9. Elimination of the Requirement to Announce the Players Intent to Lift a Ball

Current Rule: A special procedure applies when a player intends to mark and lift a ball in three specific situations under the Rules: 

 

  Before lifting the ball, the player must announce the intention to do so to the opponent in match play or another player or the marker in stroke play, and then allow that person to observe the process of lifting and replacing the ball.

 

  This procedure applies when a ball will be lifted (1) for identification (Rule 12-2), (2) to see if it has become unfit for play (Rule 5-3), or (3) to see if it lies in a condition from which relief is allowed, such as when the ball might be embedded (Decision 20-1/0.7). 

 

Proposed Rule: In all three situations under the new Rules (that is, Rule 4.2b, Rule 7.3 and Rule 16.4):

 

  A player would be allowed to mark and lift the ball and proceed under the Rule without needing first to announce this intention to another person or to give that person a chance to observe the process. 

 

  But the player would still get a one-stroke penalty if he or she marked and lifted the ball without good reason to do so under that Rule. 

 

Reasons for Change

 

  The Rules generally rely on the integrity of the player.

 

o   In other relief situations, including when a ball may be lifted and played from a different place, players are allowed to proceed under the Rules without being required to involve another person in any part of the process.

 

o   For example, a player may determine that a cart path interferes with the lie of his or her ball or the area of intended stance or swing, find the nearest point of relief, lift the ball and drop it in the specified area, determine that the ball has come to rest in the right place, and play the ball all without having to announce his or her intentions to another person or to allow that other person to observe the process to make sure the player acts correctly.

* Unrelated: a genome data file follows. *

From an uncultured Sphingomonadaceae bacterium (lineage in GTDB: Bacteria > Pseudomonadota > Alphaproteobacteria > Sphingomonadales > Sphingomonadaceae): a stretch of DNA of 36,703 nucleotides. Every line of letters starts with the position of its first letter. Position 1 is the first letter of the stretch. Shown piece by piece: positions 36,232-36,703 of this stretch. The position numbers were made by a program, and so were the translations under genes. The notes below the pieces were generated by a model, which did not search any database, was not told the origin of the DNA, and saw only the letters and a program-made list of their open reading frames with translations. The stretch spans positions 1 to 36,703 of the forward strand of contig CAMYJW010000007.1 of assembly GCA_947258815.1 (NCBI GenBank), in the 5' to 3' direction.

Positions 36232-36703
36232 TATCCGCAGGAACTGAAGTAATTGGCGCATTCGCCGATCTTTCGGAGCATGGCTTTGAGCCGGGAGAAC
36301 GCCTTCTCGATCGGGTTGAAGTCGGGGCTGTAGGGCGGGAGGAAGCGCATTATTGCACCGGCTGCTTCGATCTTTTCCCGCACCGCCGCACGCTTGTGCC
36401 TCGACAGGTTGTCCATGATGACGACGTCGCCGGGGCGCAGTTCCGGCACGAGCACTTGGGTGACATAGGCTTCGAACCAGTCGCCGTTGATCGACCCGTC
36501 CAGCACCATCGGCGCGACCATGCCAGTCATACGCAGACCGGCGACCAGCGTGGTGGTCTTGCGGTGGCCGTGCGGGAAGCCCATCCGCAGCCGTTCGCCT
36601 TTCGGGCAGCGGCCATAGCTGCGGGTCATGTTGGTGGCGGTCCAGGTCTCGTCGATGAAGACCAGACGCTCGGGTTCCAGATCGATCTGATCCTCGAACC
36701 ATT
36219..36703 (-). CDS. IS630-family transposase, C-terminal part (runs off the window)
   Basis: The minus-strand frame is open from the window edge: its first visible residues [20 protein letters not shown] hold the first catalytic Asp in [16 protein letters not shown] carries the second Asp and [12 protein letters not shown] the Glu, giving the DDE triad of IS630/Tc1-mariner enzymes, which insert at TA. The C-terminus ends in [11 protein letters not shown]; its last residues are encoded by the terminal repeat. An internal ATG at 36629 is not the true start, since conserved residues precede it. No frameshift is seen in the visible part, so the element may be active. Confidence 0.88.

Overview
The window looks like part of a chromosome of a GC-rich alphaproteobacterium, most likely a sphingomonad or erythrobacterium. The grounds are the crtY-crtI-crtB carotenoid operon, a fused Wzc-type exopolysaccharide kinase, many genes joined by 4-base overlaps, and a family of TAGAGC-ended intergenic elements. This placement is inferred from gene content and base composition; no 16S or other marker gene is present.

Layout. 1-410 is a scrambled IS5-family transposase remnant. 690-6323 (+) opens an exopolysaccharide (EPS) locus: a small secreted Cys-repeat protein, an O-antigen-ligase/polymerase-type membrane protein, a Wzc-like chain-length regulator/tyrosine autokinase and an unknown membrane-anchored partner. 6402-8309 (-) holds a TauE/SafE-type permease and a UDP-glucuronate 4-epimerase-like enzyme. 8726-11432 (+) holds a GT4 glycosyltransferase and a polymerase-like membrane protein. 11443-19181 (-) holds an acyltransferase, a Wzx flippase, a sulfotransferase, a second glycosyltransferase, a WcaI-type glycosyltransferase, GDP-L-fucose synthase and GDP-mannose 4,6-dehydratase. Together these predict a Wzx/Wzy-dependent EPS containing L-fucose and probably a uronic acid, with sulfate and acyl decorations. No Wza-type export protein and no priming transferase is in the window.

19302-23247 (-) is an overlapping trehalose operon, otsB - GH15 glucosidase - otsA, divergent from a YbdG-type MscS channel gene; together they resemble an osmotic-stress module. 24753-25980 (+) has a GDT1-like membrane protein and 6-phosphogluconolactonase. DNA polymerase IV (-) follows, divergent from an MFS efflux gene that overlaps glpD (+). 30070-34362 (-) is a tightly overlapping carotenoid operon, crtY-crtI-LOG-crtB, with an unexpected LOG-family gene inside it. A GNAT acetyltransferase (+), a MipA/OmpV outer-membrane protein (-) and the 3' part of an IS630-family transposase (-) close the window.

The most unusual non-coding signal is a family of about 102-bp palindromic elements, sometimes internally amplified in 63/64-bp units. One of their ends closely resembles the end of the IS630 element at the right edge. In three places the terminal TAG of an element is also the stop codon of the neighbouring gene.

Eliminating the announcement requirements for these three situations would simplify the Rules, bring consistency to the approach of trusting the player and eliminate an unnecessary procedural penalty for simply not informing an appropriate person.

 

  These procedural requirements often have no practical effect as many players to whom such an announcement is made decline to observe the lifting and replacement process and thus are content to rely on the players integrity.  

 

  This change should also speed up play because a player would no longer need to take the time to inform another player of the intent to lift and to wait to see if that other player wants to come over to observe the lifting and replacement of the ball.

 

  The requirement for the player to have a good reason to lift under the Rule is a sufficient safeguard against inappropriate lifting or abuse of the Rule.

 

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